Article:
NBPT@3MPH  Lime St. home back in the family    

Courtesy photo/Brendan HughesResidents of 88-90 Lime St. include Jon and Melissa Vespa, Molly Vespa and Brendan Hughes, Kathleen and Tim Mahan, and their daughter, Liv.

Editor's note: This is an occasional feature highlighting historic properties in Newburyport that are best appreciated while walking "@3mph."

As do all of the historic homes in Newburyport, the Federal-style house at 88-90 Lime St. has a story to tell.

The current owners on Lime Street have a unique story that is all about family. They are annual participants in If This House Could Talk, happening this week, and a recipient of a Newburyport Preservation Trust’s historic house plaque.

A bricklayer, Abraham Dodge, built the house formerly known as 76 Lime St. in 1798. It was built as a single-family house with a typical center entrance on the front facade along Lime Street.

Prominent pharmacist W. Lunt Bartlett and his wife, Mary, purchased the house in 1904. At some point, the front door was sealed over and in 1945, the house was officially divided into two deeded half houses.

Descendants of the Bartlett family retained ownership of both sides of the house for almost 90 years.

Former Newburyport Fire Chief John F. Cutter Sr., who married Bartlett’s daughter, owned 88 Lime St. Cutter’s son, John F. Cutter Jr. ("Jock"), who also served with the Newburyport Fire Department, took ownership of 90 Lime St. in 1945.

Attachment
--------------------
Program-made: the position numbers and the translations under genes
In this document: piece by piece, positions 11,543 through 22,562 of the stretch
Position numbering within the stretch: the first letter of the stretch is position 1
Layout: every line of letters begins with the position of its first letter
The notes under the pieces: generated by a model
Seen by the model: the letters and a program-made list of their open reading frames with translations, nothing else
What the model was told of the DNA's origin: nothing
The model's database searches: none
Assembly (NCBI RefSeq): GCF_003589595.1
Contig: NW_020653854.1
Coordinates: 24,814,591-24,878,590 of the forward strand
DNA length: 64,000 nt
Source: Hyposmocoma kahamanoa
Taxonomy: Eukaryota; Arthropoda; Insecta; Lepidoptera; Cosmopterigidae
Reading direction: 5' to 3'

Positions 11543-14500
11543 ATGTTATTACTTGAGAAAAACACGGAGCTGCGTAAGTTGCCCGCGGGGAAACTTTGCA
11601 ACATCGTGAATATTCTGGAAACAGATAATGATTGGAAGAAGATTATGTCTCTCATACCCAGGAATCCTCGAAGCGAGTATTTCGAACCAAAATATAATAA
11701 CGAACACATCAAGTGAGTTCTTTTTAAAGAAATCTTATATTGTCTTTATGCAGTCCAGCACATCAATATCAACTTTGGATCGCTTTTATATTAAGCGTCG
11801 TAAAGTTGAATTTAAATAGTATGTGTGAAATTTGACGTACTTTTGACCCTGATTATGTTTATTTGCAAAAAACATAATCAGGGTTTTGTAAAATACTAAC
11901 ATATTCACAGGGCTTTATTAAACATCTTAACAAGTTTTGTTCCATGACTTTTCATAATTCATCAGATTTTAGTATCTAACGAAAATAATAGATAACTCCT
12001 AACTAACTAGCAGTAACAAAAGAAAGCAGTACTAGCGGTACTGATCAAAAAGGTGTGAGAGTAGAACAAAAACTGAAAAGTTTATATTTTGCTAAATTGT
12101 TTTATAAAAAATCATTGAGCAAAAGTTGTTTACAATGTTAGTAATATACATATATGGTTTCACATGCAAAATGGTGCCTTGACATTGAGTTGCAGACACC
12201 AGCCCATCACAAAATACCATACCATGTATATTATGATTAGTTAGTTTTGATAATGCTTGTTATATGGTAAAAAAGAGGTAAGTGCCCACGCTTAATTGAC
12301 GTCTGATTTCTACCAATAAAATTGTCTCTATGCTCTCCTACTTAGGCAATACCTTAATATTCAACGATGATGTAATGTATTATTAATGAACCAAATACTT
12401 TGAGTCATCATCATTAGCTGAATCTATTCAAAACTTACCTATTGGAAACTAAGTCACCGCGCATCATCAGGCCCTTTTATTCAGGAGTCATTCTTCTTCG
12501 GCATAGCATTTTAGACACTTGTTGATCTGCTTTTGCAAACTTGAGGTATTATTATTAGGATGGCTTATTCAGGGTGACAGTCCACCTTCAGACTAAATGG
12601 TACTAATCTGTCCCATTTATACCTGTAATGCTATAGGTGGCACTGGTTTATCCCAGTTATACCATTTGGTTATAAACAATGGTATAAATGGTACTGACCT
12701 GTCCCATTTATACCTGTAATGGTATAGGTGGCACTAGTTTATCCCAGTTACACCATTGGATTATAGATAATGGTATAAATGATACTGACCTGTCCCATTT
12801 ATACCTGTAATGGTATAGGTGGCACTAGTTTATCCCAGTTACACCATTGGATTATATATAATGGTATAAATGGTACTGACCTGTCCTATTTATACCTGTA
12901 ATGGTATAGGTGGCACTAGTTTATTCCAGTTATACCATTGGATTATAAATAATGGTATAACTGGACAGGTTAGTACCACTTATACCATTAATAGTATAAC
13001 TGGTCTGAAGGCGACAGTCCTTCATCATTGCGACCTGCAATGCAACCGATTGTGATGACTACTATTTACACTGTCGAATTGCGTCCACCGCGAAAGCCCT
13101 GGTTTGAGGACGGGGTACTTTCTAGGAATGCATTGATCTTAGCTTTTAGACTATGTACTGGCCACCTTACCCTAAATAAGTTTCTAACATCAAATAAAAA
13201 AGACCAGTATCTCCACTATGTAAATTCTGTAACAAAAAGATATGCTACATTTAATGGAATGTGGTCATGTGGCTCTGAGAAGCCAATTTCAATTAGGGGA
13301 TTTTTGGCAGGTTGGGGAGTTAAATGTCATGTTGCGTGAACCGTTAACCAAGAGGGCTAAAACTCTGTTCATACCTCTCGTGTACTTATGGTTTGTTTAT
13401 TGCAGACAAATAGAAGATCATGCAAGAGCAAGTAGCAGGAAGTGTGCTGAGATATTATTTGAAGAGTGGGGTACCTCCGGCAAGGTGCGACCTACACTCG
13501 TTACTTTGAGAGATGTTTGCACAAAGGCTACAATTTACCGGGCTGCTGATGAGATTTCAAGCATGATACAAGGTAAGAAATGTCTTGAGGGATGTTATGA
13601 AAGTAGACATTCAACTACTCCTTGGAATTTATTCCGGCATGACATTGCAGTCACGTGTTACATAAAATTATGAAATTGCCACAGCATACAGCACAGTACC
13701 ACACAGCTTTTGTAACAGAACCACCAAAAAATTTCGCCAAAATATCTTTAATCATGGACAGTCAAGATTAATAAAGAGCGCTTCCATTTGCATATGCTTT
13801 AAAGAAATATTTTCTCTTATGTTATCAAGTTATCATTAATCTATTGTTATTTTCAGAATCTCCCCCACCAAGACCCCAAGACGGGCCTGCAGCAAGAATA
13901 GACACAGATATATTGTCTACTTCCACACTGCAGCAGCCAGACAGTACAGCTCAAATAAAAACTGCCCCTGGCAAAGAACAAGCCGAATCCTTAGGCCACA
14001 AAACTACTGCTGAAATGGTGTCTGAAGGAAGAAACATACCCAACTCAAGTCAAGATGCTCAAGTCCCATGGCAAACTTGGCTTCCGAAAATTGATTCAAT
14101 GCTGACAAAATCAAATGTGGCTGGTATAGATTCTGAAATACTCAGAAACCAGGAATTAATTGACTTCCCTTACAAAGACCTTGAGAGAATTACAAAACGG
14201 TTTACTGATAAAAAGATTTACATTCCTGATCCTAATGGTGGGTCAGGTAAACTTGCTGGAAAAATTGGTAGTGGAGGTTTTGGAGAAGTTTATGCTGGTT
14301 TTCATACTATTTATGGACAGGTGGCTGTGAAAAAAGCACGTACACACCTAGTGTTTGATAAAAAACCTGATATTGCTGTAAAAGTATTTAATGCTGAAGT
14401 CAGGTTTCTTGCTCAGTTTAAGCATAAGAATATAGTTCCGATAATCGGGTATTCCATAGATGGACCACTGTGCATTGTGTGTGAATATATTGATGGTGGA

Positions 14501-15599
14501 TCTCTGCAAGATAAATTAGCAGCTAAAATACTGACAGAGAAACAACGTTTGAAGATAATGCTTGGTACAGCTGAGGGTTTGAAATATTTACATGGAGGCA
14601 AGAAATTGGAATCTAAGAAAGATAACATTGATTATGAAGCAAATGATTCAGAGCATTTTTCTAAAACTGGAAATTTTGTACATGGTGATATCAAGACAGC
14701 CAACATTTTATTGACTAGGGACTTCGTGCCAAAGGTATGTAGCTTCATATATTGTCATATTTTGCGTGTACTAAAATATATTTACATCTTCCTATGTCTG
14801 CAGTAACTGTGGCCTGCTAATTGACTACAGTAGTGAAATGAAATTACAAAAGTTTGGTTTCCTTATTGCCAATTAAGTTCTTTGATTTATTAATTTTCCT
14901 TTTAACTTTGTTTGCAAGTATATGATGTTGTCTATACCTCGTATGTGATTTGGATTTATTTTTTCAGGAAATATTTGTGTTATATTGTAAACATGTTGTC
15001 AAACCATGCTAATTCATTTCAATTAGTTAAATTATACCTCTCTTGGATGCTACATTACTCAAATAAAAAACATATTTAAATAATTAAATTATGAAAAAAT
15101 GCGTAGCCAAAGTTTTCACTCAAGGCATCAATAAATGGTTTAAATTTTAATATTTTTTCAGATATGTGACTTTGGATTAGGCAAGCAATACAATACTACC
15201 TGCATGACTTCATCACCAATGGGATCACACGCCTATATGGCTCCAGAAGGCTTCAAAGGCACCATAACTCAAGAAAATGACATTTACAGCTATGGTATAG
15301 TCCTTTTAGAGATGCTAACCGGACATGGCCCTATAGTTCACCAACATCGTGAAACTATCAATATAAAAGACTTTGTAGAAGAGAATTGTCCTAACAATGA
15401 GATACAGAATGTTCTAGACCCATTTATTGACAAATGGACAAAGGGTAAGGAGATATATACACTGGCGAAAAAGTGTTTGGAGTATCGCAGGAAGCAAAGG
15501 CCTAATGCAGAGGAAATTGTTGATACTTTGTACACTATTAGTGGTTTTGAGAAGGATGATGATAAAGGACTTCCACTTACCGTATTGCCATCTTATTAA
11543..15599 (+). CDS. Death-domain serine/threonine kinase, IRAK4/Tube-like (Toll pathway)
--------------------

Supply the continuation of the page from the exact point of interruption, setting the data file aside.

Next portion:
In addition, Bartlett relative and author David McPhail, who penned more than 100 children’s books, grew up at 88 Lime St.

Both sides of the house were sold out of the family in the early 1990s. However, through a little bit of luck and fortunate timing, the current owners and descendants of the Bartletts were able to purchase both 88 and 90 Lime St.

There are now three generations of Bartlett descendants living at the house, including the great-great-great-great granddaughter of W. Lunt and Mary Bartlett. The house is back in the family.

As you walk around NBPT@3mph during Yankee Homecoming, check out the house stories for If This House Could Talk and especially seek out 88-90 Lime St. Notice that it doesn’t have a front door like most Federal-style homes. Now, you’ll know why.

Barb Bailey is a researcher for the Newburyport Preservation Trust. She may be reached at Barb.Bailey03@gmail.com.

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